Community News

Lady Phyll becomes a Patron of Albert Kennedy Trust

Besi Besemar February 12, 2019

Phyll Opoku-Gyimah
Phyll Opoku-Gyimah

Phyll Opoku-Gyimah, also known as Lady Phyll, has joined the LGBTQ+ youth homeless charity The Albert Kennedy Trust (AKT), as a patron.


LADY Phyll is co-founder and executive director of UK Black Pride, works as Head of Equality and Learning for the Public and Commercial Services (PCS) trade union is a regular columnist for DIVA magazine and a Kaleidoscope Trustee.

She has been awarded with a number of accolades for her contribution to diversity and inclusion, including the European Diversity Award’s Campaigner of the Year prize, a spot in the World Pride Power List’s top ten and being offered an MBE in 2016, which she chose to turn down.

Lady Phyll, co-founder and executive director, UK Black Pride said: “I’ve been involved with AKT for some time now and have been a long-time friend and supporter of their work. As a parent myself, I have a real affinity to what they do to support young people, many who didn’t get the start they deserved.

“I was delighted to be invited to join the charity in a formal capacity as patron, and look forward to working with the team at AKT to help end and prevent LGBTQ+ youth homelessness and support young people from our community to thrive. It truly is an honour.”

Tim Sigsworth MBE
Tim Sigsworth MBE

Tim Sigsworth MBE, CEO, Albert Kennedy Trust said: “Lady Phyll has actively supported AKT over the years, and understands all too well the wide ranging impact of homelessness and rejection on young LGBTQ+ people.  We are all thrilled that she will be joining us as a patron and cannot wait to do even more work with her.”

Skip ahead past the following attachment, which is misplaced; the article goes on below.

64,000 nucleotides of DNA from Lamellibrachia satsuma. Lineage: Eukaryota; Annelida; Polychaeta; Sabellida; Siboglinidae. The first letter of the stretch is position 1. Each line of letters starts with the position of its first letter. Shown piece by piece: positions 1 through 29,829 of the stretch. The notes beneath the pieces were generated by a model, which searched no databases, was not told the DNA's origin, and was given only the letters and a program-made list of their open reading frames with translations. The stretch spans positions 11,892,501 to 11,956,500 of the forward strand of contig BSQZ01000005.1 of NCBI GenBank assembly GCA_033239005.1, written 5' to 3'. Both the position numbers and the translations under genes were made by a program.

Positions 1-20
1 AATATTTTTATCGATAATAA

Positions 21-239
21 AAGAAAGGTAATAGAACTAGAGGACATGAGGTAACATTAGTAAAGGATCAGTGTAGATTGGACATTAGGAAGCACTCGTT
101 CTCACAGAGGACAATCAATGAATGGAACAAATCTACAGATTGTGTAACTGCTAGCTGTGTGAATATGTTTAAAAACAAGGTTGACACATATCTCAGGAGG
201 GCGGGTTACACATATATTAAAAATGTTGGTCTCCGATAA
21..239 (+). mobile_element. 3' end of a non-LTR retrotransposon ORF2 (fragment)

Phyll joins the likes of trans actor and campaigner Jake Graf, fashion designer Henry Holland, Paralympian and campaigner Claire Harvey and business inclusion trailblazer Suki Sandhu OBE, who are also patrons for the charity.

The Albert Kennedy Trust is the national LGBT+ youth homelessness charity providing safe homes, mentoring and support to young LGBT+ people who are homeless or at risk of homelessness following coming out to their parents, caregivers or communities.

1 in 4 young people in the UK facing homelessness identify as LGBT+ (AKT, 2015) in Brighton this figure rises to 1 in 3. Of these, over 75% cite familial rejection, ejection or abuse as what has led to their situation.